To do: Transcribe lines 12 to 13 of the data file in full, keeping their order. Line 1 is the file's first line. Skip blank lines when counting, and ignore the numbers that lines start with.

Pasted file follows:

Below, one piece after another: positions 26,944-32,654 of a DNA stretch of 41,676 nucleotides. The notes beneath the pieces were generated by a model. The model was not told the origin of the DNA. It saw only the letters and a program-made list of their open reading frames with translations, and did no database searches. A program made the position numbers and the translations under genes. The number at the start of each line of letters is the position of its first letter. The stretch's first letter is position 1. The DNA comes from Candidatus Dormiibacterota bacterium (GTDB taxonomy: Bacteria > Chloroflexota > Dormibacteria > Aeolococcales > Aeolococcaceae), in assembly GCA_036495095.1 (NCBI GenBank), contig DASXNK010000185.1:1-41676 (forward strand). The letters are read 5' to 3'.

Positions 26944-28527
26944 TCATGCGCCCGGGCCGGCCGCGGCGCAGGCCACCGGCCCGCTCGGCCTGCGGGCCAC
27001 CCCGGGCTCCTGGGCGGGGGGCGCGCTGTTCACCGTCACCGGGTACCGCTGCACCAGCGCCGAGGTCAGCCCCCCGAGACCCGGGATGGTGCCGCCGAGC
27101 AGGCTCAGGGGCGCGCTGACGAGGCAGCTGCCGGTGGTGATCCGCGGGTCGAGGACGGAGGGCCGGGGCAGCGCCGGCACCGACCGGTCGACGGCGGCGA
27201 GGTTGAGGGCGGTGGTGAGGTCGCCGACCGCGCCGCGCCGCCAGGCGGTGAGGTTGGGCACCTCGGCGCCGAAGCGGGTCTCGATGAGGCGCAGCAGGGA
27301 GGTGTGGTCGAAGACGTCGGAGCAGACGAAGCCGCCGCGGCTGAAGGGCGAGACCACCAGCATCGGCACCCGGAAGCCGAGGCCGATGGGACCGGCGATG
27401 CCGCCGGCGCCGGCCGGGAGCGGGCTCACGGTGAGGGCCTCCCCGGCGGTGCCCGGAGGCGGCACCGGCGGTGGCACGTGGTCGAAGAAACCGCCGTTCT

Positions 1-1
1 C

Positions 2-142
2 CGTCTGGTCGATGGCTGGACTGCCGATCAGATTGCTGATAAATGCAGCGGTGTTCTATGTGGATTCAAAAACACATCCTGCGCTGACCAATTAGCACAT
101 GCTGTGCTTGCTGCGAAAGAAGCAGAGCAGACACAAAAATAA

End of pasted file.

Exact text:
2 CGTCTGGTCGATGGCTGGACTGCCGATCAGATTGCTGATAAATGCAGCGGTGTTCTATGTGGATTCAAAAACACATCCTGCGCTGACCAATTAGCACAT
101 GCTGTGCTTGCTGCGAAAGAAGCAGAGCAGACACAAAAATAA